Re: Idea for getting user feedback

Hi list

This is my second or third-so post to the list, I've been reading the
stuff that goes through here for a while. Disclaimer: First of all, I
know absolutely nothing of marketing. Secondly, I know nothing about
programming. I'm just a 19 yo designer and a happy user of Gnome with
some feedback for the list.

I second what John says, there should be a simpler way to get the
feedback, and most important, trying to convince users on going there.
I know it's the same you've been discussing all the time, but I really
think that's one thing we should focus on.

Another thing, as a reader of the mailing list, I don't know what to
do to help. For example, I cannot get a clear objective to do for
helping the cause. It would be easy to say "we need you to do this"
and so one can feel useful and get more involved. Right now I'm
sitting here reading your suggestions and trying to figure out what to

Finally, I also think the website MUST be revamped. Totally.
After all it's the place where we'll point our potential future users,
right? Right now as a future user I get into the main site of this
"gnome thing", and find out that is totally boring, full of text not
useful to me (why should I be encouraged to be a donor if I haven't
even tried the product?), and graphically null (you know, we're going
for simple and that's nice, but it has to have some design to be
pleasing). There aren't even screenshots in there! And where do I find
how to get this stuff? Mailing lists? Are those a real thing non-geek
people use?

Of course I exaggerated a bit in that case. But I really think it's
one of the first low-level things we can do to help marketing or at
least to spread the word. My suggestion for the site revamp has this:

    - A fool-proof explanation of what Gnome is, and why it's so
great, right there, in the main page. And an equally fool-proof guide
on how to get Gnome on your computer (links to distributions, live
cds, etc.), and that has to be as far as two clicks away.
    - Forget the old "geek" site. No technical information (that can
be "hidden" in a deeper page), just the things a non-geek user would
find useful.
    - Graphically pleasing. I mean, simple is better, not a lot of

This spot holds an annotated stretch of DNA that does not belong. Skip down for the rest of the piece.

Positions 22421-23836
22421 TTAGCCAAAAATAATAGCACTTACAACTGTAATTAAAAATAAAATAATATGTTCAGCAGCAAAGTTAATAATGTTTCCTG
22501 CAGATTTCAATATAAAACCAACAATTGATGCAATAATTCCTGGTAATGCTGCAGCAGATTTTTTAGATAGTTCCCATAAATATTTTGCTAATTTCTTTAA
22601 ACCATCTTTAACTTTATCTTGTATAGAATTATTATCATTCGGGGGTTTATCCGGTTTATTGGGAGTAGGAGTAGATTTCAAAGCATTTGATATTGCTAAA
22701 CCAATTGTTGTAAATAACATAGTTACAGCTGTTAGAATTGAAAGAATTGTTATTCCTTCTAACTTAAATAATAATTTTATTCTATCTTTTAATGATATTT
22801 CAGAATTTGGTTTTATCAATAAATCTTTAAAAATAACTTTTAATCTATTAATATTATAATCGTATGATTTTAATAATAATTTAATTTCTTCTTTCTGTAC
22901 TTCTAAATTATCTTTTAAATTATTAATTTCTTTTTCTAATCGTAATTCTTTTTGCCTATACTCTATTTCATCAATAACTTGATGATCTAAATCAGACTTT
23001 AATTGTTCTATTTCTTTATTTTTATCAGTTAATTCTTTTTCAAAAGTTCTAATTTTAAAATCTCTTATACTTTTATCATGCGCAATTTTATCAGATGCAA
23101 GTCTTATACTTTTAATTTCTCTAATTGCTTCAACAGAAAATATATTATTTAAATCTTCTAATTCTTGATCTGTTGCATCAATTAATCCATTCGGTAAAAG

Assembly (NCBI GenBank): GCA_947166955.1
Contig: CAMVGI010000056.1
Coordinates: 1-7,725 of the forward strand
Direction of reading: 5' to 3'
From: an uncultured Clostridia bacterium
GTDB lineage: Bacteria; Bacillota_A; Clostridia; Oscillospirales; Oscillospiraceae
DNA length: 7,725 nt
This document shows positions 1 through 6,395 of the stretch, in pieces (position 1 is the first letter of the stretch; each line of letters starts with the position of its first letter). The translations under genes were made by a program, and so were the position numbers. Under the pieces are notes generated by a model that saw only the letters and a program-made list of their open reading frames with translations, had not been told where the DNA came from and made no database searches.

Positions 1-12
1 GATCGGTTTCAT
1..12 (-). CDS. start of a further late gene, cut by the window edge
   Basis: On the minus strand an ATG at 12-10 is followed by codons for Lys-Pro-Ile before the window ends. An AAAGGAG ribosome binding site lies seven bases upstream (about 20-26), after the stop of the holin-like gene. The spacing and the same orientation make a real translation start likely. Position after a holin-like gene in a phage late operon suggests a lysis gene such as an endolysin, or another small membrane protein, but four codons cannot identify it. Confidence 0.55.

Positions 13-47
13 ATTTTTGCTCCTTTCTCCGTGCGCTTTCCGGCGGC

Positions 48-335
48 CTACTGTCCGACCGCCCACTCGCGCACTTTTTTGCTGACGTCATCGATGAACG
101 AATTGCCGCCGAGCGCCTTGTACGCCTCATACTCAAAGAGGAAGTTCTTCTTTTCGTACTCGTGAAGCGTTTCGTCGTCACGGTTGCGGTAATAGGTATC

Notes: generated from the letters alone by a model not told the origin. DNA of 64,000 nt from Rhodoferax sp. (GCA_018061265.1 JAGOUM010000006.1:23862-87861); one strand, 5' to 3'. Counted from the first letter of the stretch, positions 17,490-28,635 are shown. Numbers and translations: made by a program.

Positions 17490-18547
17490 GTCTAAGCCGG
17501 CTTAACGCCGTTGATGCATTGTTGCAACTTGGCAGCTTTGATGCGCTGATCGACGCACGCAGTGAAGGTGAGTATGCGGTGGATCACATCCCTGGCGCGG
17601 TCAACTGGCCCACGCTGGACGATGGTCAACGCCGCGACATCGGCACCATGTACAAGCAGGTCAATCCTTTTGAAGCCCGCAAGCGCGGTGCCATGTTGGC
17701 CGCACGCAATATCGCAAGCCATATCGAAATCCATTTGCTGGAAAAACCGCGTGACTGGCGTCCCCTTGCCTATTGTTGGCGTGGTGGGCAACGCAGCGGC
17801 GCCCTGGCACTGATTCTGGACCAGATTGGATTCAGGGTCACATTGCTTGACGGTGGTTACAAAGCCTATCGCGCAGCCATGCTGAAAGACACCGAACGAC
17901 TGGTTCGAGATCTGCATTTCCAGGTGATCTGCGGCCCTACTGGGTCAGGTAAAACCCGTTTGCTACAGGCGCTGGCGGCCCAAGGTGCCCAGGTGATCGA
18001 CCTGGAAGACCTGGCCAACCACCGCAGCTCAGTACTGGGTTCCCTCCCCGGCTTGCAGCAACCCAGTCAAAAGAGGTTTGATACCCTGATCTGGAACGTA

text, a lot of images, without going bloated.
    - Screenshots. If we want the users to get excited about Gnome, we
won't do it by words, we need to show them "the real thing". Hopefully
those screenshots will show the best looking configurations, nice
wallpapers, nice-looking themes, good-looking icons, and the user has
to be informed that most of the themes are drag and drop installed
(now that's a not-so-important feature, but it's a really "cool" thing
to the end user).

And about the win32 versions of Gnome apps, we should try somehow to
get those themes to work there too. Maybe I'm going too far, but we
should try to make the user "see" the difference between a pure and
beautiful Gnome app in contrast to his old fashioned boring grey
windows look :P

Well, that was my feedback, from a teenage designer point of view.
Thanks for your time!

2005/12/11, John Williams <john williams lists gmail com>:
> Hi team,
> I would like to get your feedback on a suggestion for a simple way to
> address our need for user feedback.
> Let us create the site, and make it a base for all
> our customer intelligence gathering.
> A top-level link would be to, for straight bug
> reporting (perhaps providing a few pre-prepared queries?).
> But now, what would be the other top-level links?  Do we seriously think
> that
> would do the trick?
> I don't.  Of course, if we had a better system, we would also need a
> team to monitor and ACT ON the incoming intelligence.  If this idea is
> implemented I will volunteer to be on the team.  I see it as essentially
> a triaging task.
> I think we also need to have
> where people can register as a GNOME user, tell us about themselves,
> answer a few (few!) well-chosen questions and have a chance to opt in to
> receiving further questions, perhaps by email.
> I will try to mock up the HTML for what I have in mind, but I have no
> host.  Could anyone provide a space on their WWW server for a test page?
> A token incentive would be helpful.  How much would it cost, in terms of
> both money and effort to provide registered users with a
> username gnome org mail alias?  I don't mean an actual email account,
> just a way of forwarding to their other email adress(es).  I'm not sure
> if this is the best idea for incentivising potential respondents.  It
> would sure help the feeling of belonging to a community though!
> Thoughts?
> --
> marketing-list mailing list
> marketing-list gnome org

-Luis Santander

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